Kingdom or country?

For discussion of when time begins to run in relation to the right to be tried within a reasonable time, see Burns v HM Advocate [2008] UKPC 63 (15 December 2008). The fact that a decision is made to hold the trial in another country (here, Scotland) does not mean that time runs from when proceedings are initiated in that country if the accused person has previously been told by officials in one country (here, England) he will be charged.

Given that time ran from when the appellant was first informed he would be charged, the question of whether the delay was unreasonable and if so what was the appropriate remedy was left to be decided after the trial, applying Spiers v Ruddy [2007] UKPC D2.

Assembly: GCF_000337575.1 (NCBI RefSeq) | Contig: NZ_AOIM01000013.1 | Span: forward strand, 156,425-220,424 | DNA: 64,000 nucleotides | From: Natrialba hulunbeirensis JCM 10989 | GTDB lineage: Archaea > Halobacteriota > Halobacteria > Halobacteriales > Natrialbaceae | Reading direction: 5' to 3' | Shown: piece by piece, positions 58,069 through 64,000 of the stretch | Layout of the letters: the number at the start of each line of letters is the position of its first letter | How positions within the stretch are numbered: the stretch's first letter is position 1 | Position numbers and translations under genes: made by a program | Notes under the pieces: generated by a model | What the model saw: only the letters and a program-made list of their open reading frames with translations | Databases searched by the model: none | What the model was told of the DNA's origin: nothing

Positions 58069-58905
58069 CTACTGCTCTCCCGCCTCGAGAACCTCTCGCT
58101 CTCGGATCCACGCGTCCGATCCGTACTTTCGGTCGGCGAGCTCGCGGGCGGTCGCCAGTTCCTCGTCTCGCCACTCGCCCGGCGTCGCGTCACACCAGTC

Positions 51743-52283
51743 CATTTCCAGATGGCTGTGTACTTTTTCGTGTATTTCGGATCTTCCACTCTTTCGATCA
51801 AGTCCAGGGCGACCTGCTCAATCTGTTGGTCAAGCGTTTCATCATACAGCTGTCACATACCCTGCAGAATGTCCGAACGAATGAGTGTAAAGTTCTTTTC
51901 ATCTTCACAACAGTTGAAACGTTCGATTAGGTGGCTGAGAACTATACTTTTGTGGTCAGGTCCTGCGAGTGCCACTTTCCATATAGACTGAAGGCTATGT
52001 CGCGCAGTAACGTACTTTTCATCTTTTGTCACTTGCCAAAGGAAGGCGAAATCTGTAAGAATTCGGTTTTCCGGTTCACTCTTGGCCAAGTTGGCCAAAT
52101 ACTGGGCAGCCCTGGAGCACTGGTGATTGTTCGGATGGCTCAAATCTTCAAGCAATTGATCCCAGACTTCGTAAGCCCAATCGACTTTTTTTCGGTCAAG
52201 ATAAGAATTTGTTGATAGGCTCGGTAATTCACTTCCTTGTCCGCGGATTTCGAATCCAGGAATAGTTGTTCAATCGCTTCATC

It was appropriate to view the events as a continuum (Lord Rodger at 24) and to look at substance rather than form (Lady Cosgrove at 52). Delay is to be assessed from the defendant’s perspective (26, 46). Ordinary people will be unaware of jurisdictional subtleties (54) and the obligations under the Convention are incurred by the United Kingdom; the governing consideration is not how the UK arranges its internal jurisdictional matters (27).

On when a person is charged, Lord Bingham’s dicta in Attorney General’s Reference (No 2 of 2001) [2003] UKHL 68; [2004] 2 AC 72, 91, paras 27-28 were applied (15). All the circumstances must be considered, but

“As a general rule, the relevant period will begin at the earliest time at which a person is officially alerted to the likelihood of criminal proceedings against him.”

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